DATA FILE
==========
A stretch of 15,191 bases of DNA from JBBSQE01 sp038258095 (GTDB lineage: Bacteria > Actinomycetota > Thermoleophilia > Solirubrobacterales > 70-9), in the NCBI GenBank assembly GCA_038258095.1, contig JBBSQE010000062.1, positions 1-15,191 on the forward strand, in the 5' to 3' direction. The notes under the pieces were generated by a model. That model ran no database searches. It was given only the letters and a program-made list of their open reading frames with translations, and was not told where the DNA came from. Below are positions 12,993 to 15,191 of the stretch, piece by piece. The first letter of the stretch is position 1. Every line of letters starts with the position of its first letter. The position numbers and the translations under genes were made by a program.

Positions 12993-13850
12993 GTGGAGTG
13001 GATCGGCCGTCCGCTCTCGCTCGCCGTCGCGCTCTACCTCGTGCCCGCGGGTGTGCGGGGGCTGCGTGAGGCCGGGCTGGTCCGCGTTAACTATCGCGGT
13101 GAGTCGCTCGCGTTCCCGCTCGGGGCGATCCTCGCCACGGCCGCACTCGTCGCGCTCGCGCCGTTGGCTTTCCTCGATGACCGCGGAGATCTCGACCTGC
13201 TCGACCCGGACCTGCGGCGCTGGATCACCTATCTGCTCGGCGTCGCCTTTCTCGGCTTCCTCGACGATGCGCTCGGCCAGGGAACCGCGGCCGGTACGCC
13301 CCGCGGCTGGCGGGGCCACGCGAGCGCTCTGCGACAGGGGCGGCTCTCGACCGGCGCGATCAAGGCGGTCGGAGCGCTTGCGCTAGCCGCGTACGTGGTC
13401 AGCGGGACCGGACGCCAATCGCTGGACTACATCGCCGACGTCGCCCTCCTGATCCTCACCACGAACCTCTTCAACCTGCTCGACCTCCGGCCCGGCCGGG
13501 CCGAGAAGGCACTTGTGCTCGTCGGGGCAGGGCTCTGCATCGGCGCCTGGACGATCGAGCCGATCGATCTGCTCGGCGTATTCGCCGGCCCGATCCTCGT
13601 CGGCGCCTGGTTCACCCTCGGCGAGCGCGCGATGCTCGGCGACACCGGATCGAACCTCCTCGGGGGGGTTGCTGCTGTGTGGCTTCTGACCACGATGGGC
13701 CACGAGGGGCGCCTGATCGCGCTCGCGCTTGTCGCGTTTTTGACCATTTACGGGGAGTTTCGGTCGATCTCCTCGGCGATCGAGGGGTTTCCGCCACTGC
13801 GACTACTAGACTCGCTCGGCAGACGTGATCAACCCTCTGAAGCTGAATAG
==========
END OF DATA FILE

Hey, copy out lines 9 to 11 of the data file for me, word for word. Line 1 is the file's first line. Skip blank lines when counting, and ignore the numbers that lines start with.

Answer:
13501 CCGAGAAGGCACTTGTGCTCGTCGGGGCAGGGCTCTGCATCGGCGCCTGGACGATCGAGCCGATCGATCTGCTCGGCGTATTCGCCGGCCCGATCCTCGT
13601 CGGCGCCTGGTTCACCCTCGGCGAGCGCGCGATGCTCGGCGACACCGGATCGAACCTCCTCGGGGGGGTTGCTGCTGTGTGGCTTCTGACCACGATGGGC
13701 CACGAGGGGCGCCTGATCGCGCTCGCGCTTGTCGCGTTTTTGACCATTTACGGGGAGTTTCGGTCGATCTCCTCGGCGATCGAGGGGTTTCCGCCACTGC